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Organizational Rankings: #26 – Toronto
Posted By Dave Cameron On March 17, 2010 @ 1:00 pm In Daily Graphings,Organizational Rankings | 16 Comments
If life was fair, the Blue Jays would be higher on this list. They have some good young talent, they have a lot of pitching depth, and they have a GM who looks like he knows what he’s doing. But, we can’t ignore the elephant in the room – two of them, actually. The Yankees and Red Sox have taken up residence at the top of the AL East, and they aren’t looking to move any time soon. The other three teams in the division have essentially been handcuffed into needing everything to go exactly right in order to sneak into the playoffs.
There’s no chance that Toronto gets lucky enough to win the AL East this year. Everything could break exactly right, they could get a plethora of career years, and 3rd place is still their ceiling. That’s just life in the toughest division in baseball. And, unfortunately for them, that really hurts their chances of winning in the next few years, so they have to look towards the future.
There are reasons for optimism going forward. Snider and Lind can hit, and Aaron Hill is a good up the middle player in his prime. They’ve become a bullpen factory, spitting out good reliever after good reliever. And now, the rotation is full of upside, with interesting arms everywhere you look. As we talked about a few months ago, they also are going to have a ton of money to spend next winter, as nearly all of the role players are on expiring contracts, so Toronto will theoretically be able to go shopping for a new star hitter.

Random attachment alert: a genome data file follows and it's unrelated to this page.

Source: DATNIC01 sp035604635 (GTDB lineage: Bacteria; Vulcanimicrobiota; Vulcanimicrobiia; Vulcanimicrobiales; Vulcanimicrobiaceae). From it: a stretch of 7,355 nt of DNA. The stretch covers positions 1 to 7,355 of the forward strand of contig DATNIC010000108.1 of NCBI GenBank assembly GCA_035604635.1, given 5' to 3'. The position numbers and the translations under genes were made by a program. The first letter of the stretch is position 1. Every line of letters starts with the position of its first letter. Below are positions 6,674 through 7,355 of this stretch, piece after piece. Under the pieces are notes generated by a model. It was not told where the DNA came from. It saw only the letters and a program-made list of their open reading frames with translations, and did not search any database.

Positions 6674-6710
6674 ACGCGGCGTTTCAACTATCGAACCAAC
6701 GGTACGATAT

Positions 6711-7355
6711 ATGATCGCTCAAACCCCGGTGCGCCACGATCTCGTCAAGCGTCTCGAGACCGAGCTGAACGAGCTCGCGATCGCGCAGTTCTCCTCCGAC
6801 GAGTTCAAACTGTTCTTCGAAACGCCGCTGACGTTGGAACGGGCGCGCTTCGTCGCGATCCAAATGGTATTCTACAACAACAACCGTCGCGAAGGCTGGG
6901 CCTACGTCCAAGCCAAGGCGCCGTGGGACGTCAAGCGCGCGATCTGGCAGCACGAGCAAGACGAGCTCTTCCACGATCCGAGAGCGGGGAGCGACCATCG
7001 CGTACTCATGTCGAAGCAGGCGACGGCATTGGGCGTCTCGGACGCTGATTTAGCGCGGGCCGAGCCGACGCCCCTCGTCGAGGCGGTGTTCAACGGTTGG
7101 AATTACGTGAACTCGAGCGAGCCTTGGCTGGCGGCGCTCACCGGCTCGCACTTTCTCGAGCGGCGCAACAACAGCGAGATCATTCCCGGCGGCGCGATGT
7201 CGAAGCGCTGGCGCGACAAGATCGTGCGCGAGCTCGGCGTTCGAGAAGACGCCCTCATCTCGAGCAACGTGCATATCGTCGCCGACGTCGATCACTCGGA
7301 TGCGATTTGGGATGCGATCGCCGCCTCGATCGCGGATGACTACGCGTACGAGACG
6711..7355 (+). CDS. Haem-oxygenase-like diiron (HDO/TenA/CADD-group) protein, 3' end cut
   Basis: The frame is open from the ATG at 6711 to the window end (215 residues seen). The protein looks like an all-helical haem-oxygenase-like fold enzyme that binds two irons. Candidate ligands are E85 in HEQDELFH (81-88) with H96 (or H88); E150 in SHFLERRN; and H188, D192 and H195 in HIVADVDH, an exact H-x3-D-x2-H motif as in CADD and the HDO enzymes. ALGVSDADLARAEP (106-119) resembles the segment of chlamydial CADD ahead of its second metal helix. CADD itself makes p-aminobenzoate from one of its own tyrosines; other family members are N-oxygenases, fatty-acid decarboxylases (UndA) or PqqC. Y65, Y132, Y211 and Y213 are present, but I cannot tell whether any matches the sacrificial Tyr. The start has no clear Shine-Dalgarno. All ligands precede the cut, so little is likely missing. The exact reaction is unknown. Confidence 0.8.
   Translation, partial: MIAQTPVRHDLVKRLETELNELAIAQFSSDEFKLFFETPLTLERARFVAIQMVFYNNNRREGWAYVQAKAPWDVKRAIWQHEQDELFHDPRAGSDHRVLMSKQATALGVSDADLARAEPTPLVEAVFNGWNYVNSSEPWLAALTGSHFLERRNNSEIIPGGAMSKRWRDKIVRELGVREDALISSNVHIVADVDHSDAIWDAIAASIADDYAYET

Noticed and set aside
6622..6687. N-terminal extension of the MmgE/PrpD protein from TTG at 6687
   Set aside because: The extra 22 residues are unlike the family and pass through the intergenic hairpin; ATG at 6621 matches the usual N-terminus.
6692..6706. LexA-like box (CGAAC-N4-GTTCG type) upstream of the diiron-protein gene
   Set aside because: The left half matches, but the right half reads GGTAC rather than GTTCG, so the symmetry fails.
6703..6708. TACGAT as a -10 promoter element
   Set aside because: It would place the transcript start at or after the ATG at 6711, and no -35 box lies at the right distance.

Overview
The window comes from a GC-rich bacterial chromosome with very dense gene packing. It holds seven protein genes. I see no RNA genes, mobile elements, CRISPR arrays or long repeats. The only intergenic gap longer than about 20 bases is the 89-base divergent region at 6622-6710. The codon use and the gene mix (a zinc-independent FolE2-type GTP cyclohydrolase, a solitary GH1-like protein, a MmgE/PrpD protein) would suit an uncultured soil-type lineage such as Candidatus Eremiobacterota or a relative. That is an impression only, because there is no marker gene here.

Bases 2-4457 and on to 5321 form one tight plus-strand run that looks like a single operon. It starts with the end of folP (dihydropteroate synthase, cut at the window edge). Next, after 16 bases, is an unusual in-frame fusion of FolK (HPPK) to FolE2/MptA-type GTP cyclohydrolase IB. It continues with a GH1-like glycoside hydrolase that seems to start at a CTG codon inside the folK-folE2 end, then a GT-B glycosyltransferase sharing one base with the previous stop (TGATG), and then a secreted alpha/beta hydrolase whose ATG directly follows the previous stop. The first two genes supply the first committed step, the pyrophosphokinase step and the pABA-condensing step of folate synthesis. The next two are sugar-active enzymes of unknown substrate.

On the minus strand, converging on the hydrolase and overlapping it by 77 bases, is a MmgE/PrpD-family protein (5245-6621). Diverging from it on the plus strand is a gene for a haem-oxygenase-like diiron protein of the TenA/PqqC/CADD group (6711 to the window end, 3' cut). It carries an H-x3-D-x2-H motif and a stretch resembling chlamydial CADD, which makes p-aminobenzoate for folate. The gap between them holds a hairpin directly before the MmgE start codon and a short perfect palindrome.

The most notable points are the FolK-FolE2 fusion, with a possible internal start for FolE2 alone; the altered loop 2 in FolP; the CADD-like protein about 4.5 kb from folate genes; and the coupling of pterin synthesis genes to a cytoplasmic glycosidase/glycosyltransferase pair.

But, in the AL East, it just won’t be enough. They’re a long ways from catching Boston, New York, and Tampa Bay in terms of talent. They’ll never have the resources of the Red Sox or Yankees, and they’d have to seriously upgrade their process to catch Tampa in terms of running a team. They’re trying to catch a trio of sports cars while riding a bicycle. Even the Orioles have moved ahead of the Jays in the east, with a strong collection of young talent themselves. It’s just a monster of a division.
So, Toronto faces a rebuilding process with the knowledge that they have to do everything right. They have to draft well, hit on some good international free agents, make a few great trades, and have everyone stay healthy and mature at the same time. If that all happens, they’ll have a one or two year window to contend before their guys get too expensive and they have to start trading them away. It’s not fair, but it’s reality, and it’s why the Jays find themselves near the bottom of the pack – their odds of winning any time soon are just not good.
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